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Celebrating with Dr. Seuss

Greenspring volunteers donate books, time to local students

Created date

May 25th, 2017
Crestwood Elementary school staff and students join Greenspring volunteers in celebration of Dr. Seuss’s birthday.

Crestwood Elementary school staff and students join Greenspring volunteers in celebration of Dr. Seuss’s birthday.

Recently, generous Greenspring residents, led by the community’s Catholic Council, raised more than $2,000 to provide 660 grade-appropriate books to students at Crestwood Elementary School.

In honor of the National Education Association’s “Read Across America Day,” also known as Dr. Seuss’s birthday, members of the Greenspring community, many wearing Cat-in-the-Hat striped hats, visited the school to deliver the books. Time was also set aside for the volunteers to read to the students and distribute Dr. Seuss pins.

Since 2013, Greenspring community members have donated more than 3,000 books to the students, many of whom would not otherwise have their own books to read. Despite its location in Fairfax County, one of the nation’s most affluent counties, more than half the children at Crestwood Elementary come from low-income families. 

“The program is well supported at Greenspring for a number of reasons, one being that most of us had no idea how much poverty there is in our county,” says community member Judy Molseed, who organizes the program for the Catholic Council. “What’s more, we all understand the value of learning and the enjoyment of reading.”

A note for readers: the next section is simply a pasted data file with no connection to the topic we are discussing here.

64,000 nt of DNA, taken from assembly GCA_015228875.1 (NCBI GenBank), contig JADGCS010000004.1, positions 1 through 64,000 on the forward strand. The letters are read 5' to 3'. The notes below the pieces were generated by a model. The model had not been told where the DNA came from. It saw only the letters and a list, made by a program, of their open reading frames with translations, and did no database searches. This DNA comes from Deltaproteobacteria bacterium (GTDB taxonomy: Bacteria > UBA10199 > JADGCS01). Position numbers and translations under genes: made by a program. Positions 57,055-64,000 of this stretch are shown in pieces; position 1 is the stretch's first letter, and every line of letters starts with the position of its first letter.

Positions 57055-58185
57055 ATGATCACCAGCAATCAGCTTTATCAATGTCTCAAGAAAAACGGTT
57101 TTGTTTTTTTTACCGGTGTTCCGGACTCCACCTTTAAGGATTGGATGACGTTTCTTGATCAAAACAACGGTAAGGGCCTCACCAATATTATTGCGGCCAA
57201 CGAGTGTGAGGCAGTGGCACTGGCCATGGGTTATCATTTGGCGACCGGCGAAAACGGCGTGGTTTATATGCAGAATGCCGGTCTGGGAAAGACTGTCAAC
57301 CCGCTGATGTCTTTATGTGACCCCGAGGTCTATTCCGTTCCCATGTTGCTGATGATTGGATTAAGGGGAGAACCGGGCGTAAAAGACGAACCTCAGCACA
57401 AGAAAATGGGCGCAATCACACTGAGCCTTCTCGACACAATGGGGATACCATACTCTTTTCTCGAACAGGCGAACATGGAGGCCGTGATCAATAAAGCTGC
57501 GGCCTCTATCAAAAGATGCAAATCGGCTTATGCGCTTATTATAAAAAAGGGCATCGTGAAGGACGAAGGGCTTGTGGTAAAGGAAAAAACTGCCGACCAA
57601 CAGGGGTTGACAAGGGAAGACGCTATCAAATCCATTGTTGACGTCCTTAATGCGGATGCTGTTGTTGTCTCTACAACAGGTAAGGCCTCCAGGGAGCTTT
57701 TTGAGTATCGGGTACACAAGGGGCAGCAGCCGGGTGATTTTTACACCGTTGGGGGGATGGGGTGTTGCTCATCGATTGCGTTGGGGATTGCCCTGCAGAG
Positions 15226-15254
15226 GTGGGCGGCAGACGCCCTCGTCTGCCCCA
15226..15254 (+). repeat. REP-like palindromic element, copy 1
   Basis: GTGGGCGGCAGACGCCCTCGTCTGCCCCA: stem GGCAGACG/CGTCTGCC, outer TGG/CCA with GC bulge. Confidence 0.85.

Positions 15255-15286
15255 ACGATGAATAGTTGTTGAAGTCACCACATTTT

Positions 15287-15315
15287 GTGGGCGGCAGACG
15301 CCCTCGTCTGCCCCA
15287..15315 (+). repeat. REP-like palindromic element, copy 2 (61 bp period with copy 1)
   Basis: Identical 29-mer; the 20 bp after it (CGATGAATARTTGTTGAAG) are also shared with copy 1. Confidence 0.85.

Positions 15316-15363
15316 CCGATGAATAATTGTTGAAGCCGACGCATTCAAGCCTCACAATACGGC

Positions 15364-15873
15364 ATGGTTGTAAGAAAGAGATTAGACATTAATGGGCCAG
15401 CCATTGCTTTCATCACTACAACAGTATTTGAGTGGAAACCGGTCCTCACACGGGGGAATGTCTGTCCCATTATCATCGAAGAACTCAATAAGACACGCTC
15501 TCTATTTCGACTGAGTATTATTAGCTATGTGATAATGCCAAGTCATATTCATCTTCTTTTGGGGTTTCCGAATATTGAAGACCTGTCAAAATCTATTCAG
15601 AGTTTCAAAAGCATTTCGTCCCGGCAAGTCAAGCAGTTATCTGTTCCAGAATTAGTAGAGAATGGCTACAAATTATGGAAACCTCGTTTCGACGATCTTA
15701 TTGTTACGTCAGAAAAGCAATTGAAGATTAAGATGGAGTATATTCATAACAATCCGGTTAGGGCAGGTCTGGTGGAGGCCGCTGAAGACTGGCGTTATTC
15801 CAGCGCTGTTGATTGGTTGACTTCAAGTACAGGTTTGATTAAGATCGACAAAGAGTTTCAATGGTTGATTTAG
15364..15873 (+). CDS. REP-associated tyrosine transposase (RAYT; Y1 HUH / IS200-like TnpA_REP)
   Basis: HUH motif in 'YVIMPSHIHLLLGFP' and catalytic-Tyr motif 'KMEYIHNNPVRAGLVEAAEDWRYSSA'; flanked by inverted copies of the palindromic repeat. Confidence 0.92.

Making ends meet

In order to provide all students with their own book, Greenspring works directly with the national bookseller, Scholastic Books, to purchase books at cost, which are then shipped, free of charge, to the school. Crestwood Elementary staff members help select age-appropriate books for all students in pre-kindergarten through six grade. 

“It’s a joy to see just how much our efforts are appreciated,” says Judy. “We’ve been making the donations for the last five years, and it’s rewarding to see how much it has meant to the now-older students. During this last visit, I enjoyed hearing the older kids remark on the younger students’ books saying things like, ‘Oh, I read that one, you’ll love it.’ It really is a wonderful program.”

The generosity of the Greenspring community will go a long way in helping the children as they advance academically. According to the Educational Testing Service, the more types of reading materials available in the home, the higher students score in reading proficiency.

“I know all of us are so uplifted by the children,” says Judy. “They are a gift to us as much as the books are a gift to them.”

The ties that bind

In addition to raising money for new books, many Greenspring community members wish to do even more for these children. Last year, in an effort to expand their outreach, they partnered with GrandInvolve, a new Fairfax County initiative to recruit older adult volunteers to work in local schools with high poverty and minority enrollment.  

Each Wednesday, the program provides a bus to transport Greenspring volunteers to and from Crestwood Elementary to mentor students; read books; and work in the classrooms, library, and copy center.

“It’s so great for our children to see so many different faces that care about them, who want to take the time to get to know them and build relationships,” says Crestwood Elementary Principal Tim Kasik. “That’s what being a school community is all about.”